Posts Tagged "hospital"


Delirium in Hospitals

Delirium in Hospitals


Posted By on Nov 10, 2015

Delirium is harrowing condition characterized by hallucinations and confusion. Delirium sufferers can experience vivid waking nightmares, which can appear without warning and last weeks. Hospital delirium is scary. Hospitalized patients are already in weakened states, and hospitals contain a huge number of hazards for people who are in a confused state.

 

Luckily, medical professionals, families, and journalists have been raising awareness about this strange and nightmarish condition. Several articles have lately pointed to the acute dangers presented by delirium appearing in already hospitalized patients. Medical professionals are still not entirely sure about the causes of or solutions to hospital delirium, but they and the care teams of patients are discussing the big relevant issues and trying to identify solutions.

What is Delirium?

First, delirium is not the same thing as dementia. Delirium can come and come, and it is generally less predictable than dementia. The two can be present together, and ruling out delirium is an important step in identifying dementia. Delirium patients frequently recover fully, so the distinction is an important one.  

 

Delirium is often preventable but is regularly missed or misdiagnosed (research suggests it can be missed in up to half of all cases). Part of the reason delirium is so often missed is because its symptoms can include things present in other conditions. According to the National Institute of Health (NIH), these symptoms can include:

  • hallucinations
  • exhaustion and disrupted sleep  
  • memory loss
  • trouble completing normal tasks like going to the bathroom
  • mood swings

Many of these symptoms will look familiar to anyone who has dealt with dementia. Even trained physicians miss it. Unlike dementia, though, delirium can often be stopped (dementia is usually permanent and degenerative). Delirium is often directly related to medications, and taking a patient off these medications can make the problem vanish.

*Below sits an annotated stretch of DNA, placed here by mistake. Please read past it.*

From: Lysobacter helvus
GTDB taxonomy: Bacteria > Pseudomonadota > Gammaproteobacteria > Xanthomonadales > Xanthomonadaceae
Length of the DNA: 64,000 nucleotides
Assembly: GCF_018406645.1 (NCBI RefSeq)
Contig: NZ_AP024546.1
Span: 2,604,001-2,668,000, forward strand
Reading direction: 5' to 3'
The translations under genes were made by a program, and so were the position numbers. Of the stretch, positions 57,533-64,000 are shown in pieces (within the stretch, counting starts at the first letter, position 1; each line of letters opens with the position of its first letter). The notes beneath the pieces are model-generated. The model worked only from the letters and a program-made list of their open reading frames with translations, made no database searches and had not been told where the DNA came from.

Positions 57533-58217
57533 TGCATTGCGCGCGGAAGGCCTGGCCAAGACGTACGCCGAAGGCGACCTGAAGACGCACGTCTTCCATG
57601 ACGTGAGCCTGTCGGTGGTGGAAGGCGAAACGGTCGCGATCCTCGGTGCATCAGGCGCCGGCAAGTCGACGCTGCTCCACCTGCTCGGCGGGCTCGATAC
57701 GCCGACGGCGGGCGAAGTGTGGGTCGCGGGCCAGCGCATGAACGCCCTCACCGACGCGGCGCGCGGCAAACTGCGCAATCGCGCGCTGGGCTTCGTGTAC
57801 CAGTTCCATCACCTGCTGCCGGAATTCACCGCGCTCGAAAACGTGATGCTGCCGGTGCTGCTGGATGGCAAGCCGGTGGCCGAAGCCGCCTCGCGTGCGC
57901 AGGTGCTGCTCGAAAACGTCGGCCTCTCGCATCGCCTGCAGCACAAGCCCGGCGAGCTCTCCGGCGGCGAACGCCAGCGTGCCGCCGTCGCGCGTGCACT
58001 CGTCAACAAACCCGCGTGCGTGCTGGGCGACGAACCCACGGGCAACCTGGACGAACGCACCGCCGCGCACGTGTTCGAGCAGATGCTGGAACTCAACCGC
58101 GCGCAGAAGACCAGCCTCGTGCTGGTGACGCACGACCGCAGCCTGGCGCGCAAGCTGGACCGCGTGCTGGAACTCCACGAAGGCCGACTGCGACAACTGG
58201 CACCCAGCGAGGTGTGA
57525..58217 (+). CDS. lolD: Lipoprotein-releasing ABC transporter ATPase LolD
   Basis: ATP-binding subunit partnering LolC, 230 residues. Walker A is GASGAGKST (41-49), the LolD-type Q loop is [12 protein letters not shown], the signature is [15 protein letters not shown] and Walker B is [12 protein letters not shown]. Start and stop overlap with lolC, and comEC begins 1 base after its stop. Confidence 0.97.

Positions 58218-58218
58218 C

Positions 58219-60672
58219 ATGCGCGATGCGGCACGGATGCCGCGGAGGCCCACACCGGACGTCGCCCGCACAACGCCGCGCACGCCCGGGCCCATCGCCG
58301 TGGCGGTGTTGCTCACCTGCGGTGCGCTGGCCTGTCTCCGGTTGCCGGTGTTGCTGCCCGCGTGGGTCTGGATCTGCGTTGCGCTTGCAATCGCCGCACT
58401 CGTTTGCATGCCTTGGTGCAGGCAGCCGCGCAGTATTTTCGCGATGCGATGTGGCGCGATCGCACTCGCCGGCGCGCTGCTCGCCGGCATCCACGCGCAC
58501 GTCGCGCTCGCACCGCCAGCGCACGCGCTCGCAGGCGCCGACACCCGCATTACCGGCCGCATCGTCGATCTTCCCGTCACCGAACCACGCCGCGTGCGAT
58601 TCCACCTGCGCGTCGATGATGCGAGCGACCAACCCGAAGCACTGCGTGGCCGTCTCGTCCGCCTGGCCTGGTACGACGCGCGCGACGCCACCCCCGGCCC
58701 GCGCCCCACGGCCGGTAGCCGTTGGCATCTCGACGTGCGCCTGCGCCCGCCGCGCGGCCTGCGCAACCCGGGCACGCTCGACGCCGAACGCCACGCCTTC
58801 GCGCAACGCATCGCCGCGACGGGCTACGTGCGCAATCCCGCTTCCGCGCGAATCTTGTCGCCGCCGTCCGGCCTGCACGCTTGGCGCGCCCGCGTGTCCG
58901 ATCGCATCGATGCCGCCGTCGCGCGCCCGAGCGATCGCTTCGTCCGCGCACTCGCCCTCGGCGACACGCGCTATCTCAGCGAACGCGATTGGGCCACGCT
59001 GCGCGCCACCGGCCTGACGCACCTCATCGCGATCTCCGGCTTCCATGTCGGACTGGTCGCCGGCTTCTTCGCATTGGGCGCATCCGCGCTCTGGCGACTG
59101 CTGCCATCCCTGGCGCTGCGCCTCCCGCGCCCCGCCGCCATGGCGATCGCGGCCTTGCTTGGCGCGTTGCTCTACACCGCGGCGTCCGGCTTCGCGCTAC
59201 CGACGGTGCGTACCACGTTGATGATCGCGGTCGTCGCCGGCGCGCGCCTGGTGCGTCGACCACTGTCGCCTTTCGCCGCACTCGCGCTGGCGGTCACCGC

Why Does Delirium Occur in Hospitals?

Delirium hits hospital patients most often when they’ve been sedated (in fact, some doctors refer to the condition as “ICU psychosis”). The sedatives which medical professionals use to numb patients during highly stressful and invasive operations—ostensibly to keep patients’ emotions safe—appear to be associated with delirium. Additionally, the intense stress that comes with an operation, and the unfamiliar location of the hospital, can put patients at risk of developing the condition.

 

Hospital delirium is a common occurrence, affecting 7 million patients every year, according to an article which ran this summer in the Atlantic. If one of your loved ones is sedated during an operation, monitor her or him for any sign of delirium. Don’t write off strange behavior as simply the normal reaction of an elderly person to stress. Additionally, don’t assume someone who acts strangely around the same time as their surgery is developing dementia. Remember how frequently delirium diagnoses are missed.   

 

Keep an eye on any hospitalized loved ones you suspect may be suffering from delirium. Hospitals are not good places to wander around confused in. Medical equipment can be dangerous when misused. Moreover, hospitals can be cold and frightening to a person suffering from hallucinations and confusion. Stress will not help someone with delirium, and may even prolong the effects.